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2nd Li-Ion-Solid Electrolyte & Lithium Metal (Liquid & Solid Electrolyte) Rechargeable Cell Manufacturing Seminar, January 21-22, 2020

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January 21-22, 2020 2nd Li-Ion Solid Electrolyte & Lithium Metal (Liquid & Solid electrolyte) Rechargeable Cells Manufacturing Seminar (USA), Livermore, USA,  This seminar focuses on the technology, design and manufacturing of rechargeable Lithium ion solid state electrolyte & lithium metal (solid & liquid electrolyte) cells. In practical sessions, cell assembly will be performed in hands-on training by starting with raw materials and going through to the final cell assembly, test and characterization. During this seminar, members from Ampcera Inc. will give a presentation titled "Materials for Solid-State Electrolytes".  The latest Ampcera solid electrolyte materials and technologies to be highlighted in this presentation include...

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The Best Method to Detect Defects in Gallium Nitride? Light

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Researchers at Tohoku University have discovered a method to quickly, cost-effectively, and non-destructively detect carbon impurities in nitride-based crystals that are used in electrical and optical devices such as LEDs and transistors.  Light can be used to analyze the crystals for defects through omnidirectional photoluminescence (ODPL) spectroscopy, which is a marked improvement over the current methodologies available to the semiconductor industry.  ODPL illuminates the crystal, in this case gallium nitride (GaN), and is absorbed by it, exciting the electrons within.  When they return to their ground state, the crystal emits light to dissipate the absorbed energy.  Spectroscopy will then determine...

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2D Materials Can Now be Controlled with Redox Reactions

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Researchers at the Pohang University of Science & Technology (POSTECH) Department of Chemistry have discovered that redox reactions can be used to control the properties of two-dimensional (2D) materials.  Redox reactions between water and oxygen molecules in the air drive an electrochemical reaction within 2D materials that dopes them with charges from the surrounding environment.  For this experiment, graphene and tungsten disulfide were analyzed, using Raman spectroscopy and photoluminescence imaging respectively, to demonstrate this phenomenon on the nanoscale.  Key material properties such as the magnetic, optical, and electrical nature of the materials were all controllable via redox manipulation.  Now that...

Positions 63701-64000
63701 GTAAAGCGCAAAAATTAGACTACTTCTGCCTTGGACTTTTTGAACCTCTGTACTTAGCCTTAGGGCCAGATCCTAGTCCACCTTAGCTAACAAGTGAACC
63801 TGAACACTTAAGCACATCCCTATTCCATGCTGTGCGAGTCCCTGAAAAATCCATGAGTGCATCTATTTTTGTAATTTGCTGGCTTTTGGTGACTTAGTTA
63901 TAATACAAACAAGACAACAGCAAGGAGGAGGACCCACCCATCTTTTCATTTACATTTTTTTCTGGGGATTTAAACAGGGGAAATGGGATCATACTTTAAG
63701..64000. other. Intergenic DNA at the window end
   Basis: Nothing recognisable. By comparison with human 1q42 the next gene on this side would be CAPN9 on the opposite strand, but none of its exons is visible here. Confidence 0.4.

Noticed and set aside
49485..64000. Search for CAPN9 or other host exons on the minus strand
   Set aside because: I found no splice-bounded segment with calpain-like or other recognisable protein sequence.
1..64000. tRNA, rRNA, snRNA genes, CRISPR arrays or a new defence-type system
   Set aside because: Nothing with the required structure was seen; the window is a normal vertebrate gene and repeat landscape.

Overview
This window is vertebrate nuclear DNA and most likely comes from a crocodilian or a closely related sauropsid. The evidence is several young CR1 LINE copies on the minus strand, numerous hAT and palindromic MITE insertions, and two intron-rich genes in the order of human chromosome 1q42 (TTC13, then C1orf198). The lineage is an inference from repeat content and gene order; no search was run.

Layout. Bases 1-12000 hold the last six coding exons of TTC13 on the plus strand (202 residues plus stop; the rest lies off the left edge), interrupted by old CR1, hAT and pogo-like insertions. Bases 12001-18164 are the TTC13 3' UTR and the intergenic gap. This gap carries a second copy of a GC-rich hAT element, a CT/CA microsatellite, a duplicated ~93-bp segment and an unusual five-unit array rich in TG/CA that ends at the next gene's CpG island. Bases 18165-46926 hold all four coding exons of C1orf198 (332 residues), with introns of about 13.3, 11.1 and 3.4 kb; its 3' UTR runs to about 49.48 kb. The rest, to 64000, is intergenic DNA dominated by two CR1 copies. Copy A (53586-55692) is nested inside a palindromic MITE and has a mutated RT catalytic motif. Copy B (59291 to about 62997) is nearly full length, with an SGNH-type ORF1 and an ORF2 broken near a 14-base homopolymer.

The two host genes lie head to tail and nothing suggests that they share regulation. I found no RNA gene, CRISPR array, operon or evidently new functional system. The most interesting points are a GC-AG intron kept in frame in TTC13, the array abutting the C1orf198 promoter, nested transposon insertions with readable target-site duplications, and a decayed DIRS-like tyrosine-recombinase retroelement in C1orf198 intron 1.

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Revolutionize Wireless Communication Transistors with Gallium Nitride

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Researchers at the University of Delaware have developed a new, high-electron mobility transistor based on gallium nitride (GaN) with a barrier of indium aluminum-nitride on top of a silicon substrate.  Among its record-setting properties, the new transistor demonstrates the following: Low gate leakage current that ensures over the operation of the device, it does not lose a significant amount of current in the form of heat and general efficiency loss High on/off current ratio which generates a large, measureable difference in the magnitude of current that is transmitted when the device is in its on state versus its off state...

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5 Reasons Nanomaterials are the Future of Energy Storage

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An international conglomerate of scientists and researchers from Drexel, Stanford, Graphene Labs, the Center for Advancing Electronics Dresden (CFAED) and others have collaborated to develop a report that details how the future of energy storage technology lies in nanomaterials.  The chief benefits of nanomaterials can be summarized into five major categories: Lifetime – nanoparticles allow devices to achieve longer lifetimes due to their minimized contact area, which prevents strain induced degradation during battery cycling. Flexibility – nanowire (1D) and nanoflake (2D) materials are both compatible with flexible devices while simultaneously achieving high electronic and ionic conductivity. Manufacturing – the unique...

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